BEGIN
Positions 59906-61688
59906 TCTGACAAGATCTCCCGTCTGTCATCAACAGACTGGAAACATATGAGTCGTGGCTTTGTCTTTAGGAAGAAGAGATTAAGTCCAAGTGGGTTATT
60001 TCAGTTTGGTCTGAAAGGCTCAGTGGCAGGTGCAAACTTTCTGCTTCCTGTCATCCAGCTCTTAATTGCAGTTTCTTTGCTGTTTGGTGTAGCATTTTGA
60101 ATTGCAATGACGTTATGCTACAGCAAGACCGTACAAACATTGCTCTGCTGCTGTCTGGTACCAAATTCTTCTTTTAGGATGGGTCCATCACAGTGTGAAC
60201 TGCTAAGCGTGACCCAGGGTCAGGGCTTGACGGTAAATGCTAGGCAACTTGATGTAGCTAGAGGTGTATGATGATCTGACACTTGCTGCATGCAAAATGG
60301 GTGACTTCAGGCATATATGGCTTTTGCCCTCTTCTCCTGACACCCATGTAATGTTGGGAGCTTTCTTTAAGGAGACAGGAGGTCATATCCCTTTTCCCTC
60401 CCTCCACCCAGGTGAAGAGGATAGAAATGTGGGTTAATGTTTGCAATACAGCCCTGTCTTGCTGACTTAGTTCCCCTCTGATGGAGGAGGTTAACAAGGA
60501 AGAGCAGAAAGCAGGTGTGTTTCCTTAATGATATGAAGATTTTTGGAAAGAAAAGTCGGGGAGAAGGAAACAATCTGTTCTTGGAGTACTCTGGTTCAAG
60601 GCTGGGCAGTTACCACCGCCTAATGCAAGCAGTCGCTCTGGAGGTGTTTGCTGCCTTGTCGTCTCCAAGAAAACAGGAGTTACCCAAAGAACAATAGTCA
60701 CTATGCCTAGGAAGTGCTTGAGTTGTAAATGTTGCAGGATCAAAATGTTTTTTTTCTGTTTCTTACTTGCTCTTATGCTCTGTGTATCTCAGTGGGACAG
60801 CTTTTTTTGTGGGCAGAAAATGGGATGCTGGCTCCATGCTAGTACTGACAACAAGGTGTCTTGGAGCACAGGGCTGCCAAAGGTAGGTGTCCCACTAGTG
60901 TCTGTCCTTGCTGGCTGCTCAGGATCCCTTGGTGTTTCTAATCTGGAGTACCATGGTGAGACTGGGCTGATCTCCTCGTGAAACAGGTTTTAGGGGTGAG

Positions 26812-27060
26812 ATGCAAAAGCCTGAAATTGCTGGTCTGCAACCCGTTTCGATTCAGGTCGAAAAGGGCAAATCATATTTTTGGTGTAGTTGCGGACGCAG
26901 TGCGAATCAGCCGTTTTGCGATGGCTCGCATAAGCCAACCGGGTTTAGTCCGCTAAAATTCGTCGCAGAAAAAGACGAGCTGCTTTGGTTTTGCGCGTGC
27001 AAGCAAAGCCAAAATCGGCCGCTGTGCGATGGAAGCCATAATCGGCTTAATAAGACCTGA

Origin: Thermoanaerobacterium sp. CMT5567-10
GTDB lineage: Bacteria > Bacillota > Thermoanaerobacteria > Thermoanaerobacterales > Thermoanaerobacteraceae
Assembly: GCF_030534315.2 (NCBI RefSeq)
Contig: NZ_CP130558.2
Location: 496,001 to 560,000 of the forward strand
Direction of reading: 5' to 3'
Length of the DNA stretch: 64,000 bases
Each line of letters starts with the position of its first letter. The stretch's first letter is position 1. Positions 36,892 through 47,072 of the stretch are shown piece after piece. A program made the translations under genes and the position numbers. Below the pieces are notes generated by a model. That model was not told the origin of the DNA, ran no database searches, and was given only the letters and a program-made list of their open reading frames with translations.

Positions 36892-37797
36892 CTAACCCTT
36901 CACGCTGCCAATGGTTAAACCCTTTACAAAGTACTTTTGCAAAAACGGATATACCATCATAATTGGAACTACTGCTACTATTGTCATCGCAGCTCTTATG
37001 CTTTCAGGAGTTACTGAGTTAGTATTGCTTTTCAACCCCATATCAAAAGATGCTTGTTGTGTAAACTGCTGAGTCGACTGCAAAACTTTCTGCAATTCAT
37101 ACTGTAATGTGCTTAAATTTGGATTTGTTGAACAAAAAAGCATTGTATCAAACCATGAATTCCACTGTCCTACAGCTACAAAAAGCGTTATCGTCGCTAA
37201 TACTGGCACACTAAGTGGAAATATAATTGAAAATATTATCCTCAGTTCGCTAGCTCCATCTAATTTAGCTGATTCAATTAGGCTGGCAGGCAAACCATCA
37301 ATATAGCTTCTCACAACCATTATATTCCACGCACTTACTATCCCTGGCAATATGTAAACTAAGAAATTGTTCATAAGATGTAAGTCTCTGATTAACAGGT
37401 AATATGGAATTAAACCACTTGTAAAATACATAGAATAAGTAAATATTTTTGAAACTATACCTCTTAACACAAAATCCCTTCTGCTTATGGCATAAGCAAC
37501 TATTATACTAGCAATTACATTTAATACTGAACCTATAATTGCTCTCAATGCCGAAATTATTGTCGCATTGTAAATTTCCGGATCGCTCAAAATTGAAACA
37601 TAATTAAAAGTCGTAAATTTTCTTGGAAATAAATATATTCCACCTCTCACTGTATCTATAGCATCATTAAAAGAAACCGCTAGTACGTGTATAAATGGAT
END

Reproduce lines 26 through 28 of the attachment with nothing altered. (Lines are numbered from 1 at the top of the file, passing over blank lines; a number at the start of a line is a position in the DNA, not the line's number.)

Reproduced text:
36892 CTAACCCTT
36901 CACGCTGCCAATGGTTAAACCCTTTACAAAGTACTTTTGCAAAAACGGATATACCATCATAATTGGAACTACTGCTACTATTGTCATCGCAGCTCTTATG
37001 CTTTCAGGAGTTACTGAGTTAGTATTGCTTTTCAACCCCATATCAAAAGATGCTTGTTGTGTAAACTGCTGAGTCGACTGCAAAACTTTCTGCAATTCAT